Researchers at UC San Francisco have shown how the Bengalese finch, a domesticated songbird, can learn to tweak its song in specific ways depending on context, which could shed light on how the human brain learns to apply different rules depending on the situation, and have implications for understanding human language and movement disorders.
The study, published November 16, 2017, in Neuron, showed that finches switch from generic to specific versions of their songs depending on the situation they are in. What's more, the researchers identified two distinct areas in the birds' brains dedicated to this learning process: one region that encodes generalizable rules to produce default songs, and another area that can override the default pathway to produce different sounds for different contexts.
This is much like how your own brain learned in infancy the standard arm movement to reach and grab an object, but since then has also learned to adjust the force of your arm and grip of your hand based on the situation -- if, for example, you are picking up a full cup rather than an empty one.
"We wanted to understand how the brain balances the need to generalize learning of movements across many contexts with the need to produce specialized movements in specific contexts," said Lucas Tian, a PhD student in the Brainard lab at UCSF and lead author on the study. "This tendency has been shown in humans during movement and speech adaptation, but the neural mechanisms for how this balance is mediated are not known. Songbirds learn to sing in much the same way that humans learn to talk, so we thought the songbird would be a really nice model system to study this process."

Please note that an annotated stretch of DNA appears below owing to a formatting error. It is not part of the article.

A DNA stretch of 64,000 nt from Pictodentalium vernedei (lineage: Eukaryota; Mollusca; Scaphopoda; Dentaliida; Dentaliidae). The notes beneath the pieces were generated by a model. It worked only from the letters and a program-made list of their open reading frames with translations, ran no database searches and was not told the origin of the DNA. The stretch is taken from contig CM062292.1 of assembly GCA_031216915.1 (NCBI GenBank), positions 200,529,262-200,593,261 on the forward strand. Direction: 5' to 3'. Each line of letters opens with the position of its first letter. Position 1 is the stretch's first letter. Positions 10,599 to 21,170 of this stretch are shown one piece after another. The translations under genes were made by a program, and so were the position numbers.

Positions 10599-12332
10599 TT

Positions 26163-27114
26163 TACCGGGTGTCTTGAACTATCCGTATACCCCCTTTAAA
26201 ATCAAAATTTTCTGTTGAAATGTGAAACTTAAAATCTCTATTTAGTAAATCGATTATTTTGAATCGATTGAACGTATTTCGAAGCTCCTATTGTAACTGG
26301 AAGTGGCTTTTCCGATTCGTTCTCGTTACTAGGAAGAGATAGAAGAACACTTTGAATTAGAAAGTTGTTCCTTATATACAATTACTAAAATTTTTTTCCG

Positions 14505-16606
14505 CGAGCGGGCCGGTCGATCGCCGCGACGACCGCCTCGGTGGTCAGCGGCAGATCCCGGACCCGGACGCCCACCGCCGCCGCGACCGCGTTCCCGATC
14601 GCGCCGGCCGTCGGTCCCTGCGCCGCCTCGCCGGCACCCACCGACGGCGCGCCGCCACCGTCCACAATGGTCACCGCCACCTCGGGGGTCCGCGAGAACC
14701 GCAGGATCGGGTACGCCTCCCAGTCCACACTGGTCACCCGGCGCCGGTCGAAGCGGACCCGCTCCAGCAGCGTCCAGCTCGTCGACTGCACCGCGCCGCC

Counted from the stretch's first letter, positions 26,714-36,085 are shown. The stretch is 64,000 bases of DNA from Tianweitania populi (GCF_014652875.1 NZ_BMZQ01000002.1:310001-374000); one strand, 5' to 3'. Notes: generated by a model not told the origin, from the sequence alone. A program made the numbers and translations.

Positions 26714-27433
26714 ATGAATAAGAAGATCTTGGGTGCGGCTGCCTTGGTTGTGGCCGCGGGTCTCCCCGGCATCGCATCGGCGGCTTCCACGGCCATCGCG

Finches learn to adjust song based on context
Neurobiologists such as UCSF's Michael Brainard, PhD, professor of physiology and psychology and member of the Weill Institute for Neurosciences at UCSF and senior author of the new study, have long studied birdsong for what it can teach us about how the human brain learns complex behaviors such as language, and how the same brain systems fall apart in movement diseases such as Parkinson's disorder.
Much like human language, finch song is made up of sequences of 'syllables' -- units of sound similar to musical chords -- and is initially learned by young birds by mimicking adult 'tutors'. As adults, finches sing to attract mates, and can still learn to adjust their songs depending on context -- such as whether they are performing or practicing. Brainard's lab previously showed where in the brain finches incorporate feedback to improve their songs, but it was still unclear how finches applied these lessons to specific situations.
In the new study, Tian and Brainard wanted to know whether the birds could learn to selectively alter the pitch of specific syllables in their songs depending on context. To train the finches, the researchers played a burst of white noise when the birds sang a particular syllable outside of a pitch range set by the researchers. The birds quickly learned to shift the pitch of that syllable in their song to avoid the unpleasant sound.